Agile Job Descriptions

I'm in the process of reorganizing and streamlining job descriptions in our company, and now the HR manager wants me to define the differences between a junior software developer, a medior software developer and a senior software developer. Ehm… ok, that's a tough one. My first thought was that juniors need coaching, senior don't, and mediors end up somewhere in the middle. I would be perfectly happy with such a fuzzy-logic definition, but I'm afraid both our HR manager and our employees want more tangible function profiles.

Oh boy…

The Problem with Competences
The easy solution is to use competences. I could write job descriptions formalizing that seniors should be able to do A, B, and C, that mediors are able to do A and B, and that juniors are only expected to do A. But then I would be painting myself into a corner. I'm quite sure that, soon after formalizing such competence-oriented definitions, our software developers will need to acquire the new competences E, F and G. What then? I might be stuck with people not willing to adapt to the new situation, because the new competences haven't been formally documented. And continuously changing formal documents is the last thing I want. Not in the least because, in a country like The Netherlands, any change in a formal document needs the approval of at least three committees, two management layers and one counsel of wise old men.

Using Agile Requirements
Creating job descriptions is like setting up requirements, and I am gonna try and do this the agile way. I am unable to predict the future, therefore I am unable to define what competences people need to acquire three months from now. It's something we simply have to discover along the way.

Therefore, I think I might define our new job descriptions along the following lines:

  1. Be able to satisfy project stakeholders, among customers and colleagues.
  2. Be able to deliver projects that are profitable, and matching their quality criteria.
  3. Be able to learn, follow and adapt professional software development processes.

Each of these requirements can be measurable (well, more or less), and they can be tuned to fit the different levels of juniors, mediors and seniors. For example: juniors must be able to learn processes, but seniors should be able to introduce and adapt them. But most important, they allow for any kind of changes in processes, technologies, quality criteria and stakeholder requirements. And with an ever-changing environment, that's exactly what I want.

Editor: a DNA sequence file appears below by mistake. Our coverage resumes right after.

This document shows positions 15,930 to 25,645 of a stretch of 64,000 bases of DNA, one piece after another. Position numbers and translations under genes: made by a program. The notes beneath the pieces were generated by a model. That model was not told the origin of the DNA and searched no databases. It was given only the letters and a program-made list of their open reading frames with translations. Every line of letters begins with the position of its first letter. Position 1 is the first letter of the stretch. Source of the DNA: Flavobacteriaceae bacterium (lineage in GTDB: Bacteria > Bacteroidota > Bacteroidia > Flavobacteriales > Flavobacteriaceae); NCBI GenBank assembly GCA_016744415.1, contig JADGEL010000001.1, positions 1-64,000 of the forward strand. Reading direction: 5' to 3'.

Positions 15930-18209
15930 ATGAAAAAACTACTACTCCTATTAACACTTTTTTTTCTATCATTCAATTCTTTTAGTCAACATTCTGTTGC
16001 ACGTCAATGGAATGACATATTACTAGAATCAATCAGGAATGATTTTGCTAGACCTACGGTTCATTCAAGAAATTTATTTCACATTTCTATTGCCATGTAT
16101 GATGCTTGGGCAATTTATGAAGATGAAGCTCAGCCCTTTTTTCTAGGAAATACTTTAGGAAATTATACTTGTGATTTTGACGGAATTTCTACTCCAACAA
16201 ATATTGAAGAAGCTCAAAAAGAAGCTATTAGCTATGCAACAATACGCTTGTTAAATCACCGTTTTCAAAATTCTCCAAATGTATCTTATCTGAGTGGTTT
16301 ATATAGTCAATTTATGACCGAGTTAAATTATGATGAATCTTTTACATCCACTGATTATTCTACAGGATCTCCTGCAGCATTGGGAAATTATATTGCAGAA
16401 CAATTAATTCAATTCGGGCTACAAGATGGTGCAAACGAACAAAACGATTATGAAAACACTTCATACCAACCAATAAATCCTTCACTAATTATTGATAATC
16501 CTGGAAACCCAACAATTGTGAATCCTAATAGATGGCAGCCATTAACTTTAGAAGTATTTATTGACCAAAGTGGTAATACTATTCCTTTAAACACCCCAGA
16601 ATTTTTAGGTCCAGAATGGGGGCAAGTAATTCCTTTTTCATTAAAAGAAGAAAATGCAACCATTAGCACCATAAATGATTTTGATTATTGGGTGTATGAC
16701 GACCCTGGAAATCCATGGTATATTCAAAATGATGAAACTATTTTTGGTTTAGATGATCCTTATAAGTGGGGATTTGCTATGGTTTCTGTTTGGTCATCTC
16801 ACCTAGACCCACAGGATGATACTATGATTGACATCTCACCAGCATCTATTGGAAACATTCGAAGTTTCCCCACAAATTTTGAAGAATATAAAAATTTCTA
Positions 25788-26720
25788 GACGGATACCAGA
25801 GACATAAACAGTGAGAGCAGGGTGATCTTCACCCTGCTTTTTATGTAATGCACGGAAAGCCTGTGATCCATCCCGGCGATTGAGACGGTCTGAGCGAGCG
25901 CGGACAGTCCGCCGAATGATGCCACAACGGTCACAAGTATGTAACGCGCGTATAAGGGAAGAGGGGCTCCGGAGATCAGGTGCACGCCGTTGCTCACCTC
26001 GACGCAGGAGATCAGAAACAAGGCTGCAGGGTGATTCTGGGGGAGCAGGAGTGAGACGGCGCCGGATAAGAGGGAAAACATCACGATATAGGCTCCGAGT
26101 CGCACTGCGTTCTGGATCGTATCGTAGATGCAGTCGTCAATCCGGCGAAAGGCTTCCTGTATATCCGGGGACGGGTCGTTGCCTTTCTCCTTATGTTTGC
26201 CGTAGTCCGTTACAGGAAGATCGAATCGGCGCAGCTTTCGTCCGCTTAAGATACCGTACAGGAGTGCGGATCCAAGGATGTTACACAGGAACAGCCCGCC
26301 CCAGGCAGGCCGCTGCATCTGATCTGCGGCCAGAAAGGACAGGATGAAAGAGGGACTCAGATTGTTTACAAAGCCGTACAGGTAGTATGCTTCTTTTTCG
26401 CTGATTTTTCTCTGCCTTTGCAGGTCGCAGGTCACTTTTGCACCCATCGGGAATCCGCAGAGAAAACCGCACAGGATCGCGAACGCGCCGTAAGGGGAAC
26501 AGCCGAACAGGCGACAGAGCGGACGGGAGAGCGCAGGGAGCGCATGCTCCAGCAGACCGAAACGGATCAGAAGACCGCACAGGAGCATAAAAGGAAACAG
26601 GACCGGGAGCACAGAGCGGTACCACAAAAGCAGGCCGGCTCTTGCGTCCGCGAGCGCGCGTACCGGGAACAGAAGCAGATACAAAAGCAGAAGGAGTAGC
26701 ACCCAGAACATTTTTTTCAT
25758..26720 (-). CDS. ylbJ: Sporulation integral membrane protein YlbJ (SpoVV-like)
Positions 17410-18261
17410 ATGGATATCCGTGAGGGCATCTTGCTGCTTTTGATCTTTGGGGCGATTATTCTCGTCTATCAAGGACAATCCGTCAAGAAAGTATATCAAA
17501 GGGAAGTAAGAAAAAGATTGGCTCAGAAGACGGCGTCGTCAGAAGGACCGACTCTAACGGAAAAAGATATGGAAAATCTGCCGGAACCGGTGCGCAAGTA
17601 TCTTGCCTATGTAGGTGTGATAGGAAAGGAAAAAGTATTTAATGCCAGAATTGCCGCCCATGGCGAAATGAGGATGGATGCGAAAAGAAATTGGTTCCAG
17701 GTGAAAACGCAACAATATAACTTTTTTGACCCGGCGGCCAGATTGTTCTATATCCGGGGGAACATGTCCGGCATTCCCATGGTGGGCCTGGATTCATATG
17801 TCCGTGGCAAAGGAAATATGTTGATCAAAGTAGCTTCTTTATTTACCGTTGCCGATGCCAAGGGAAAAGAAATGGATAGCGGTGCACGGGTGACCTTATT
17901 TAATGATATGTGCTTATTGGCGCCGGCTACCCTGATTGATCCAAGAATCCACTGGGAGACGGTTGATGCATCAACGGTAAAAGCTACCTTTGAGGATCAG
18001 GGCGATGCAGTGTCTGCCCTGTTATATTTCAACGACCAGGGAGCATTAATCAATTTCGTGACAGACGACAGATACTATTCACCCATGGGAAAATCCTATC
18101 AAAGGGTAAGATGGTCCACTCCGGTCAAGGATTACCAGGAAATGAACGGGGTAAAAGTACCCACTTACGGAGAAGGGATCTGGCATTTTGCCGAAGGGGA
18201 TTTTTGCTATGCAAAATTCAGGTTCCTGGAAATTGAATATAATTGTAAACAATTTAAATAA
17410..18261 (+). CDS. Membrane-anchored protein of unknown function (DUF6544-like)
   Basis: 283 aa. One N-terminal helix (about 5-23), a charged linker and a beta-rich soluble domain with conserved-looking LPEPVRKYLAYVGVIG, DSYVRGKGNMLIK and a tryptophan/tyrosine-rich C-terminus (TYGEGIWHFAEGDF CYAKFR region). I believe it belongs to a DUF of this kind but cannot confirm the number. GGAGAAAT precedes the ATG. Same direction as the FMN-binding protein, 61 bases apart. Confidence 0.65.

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  • http://scruffylookingcatherder.com Jacob

    I dealt with this very briefly at the beginning of a blog post a bit ago (http://scruffylookingcatherder.com/archive/2007/08/30/architecting-architects.aspx). I think the thing most likely to give you trouble is if your progression trips over the judgement barrier. I’ll be pretentious enough to quote myself:
    “The differentiation between these positions starts off with how much you know. A Sr. Programmer is a Jr. Programmer who knows his tools inside and out and can complete assigned tasks quickly and without a lot of supervision. Around Team Lead time, however, progression stops being about what you know and starts revolving around your ability to choose wisely between competing trade-offs.”
    It’d probably be best to account for that difference in there if you think it comes into play in your organizational structure and job expectations.

  • http://profile.typekey.com/jurgenappelo/ Jurgen Appelo

    Jacob, thanks for the advice. It seems indeed that our level descriptions are turning out the way you’ve described. With a couple more criteria like ‘years of experience’, ‘complexity of projects’ and ‘level of coaching/independency’.

  • marion

    Thank you for your great advice. It will help a lot to people about how do they handle their work and the description you mention regarding jobs are really helpful.
    Marion Barrett
    Job Description

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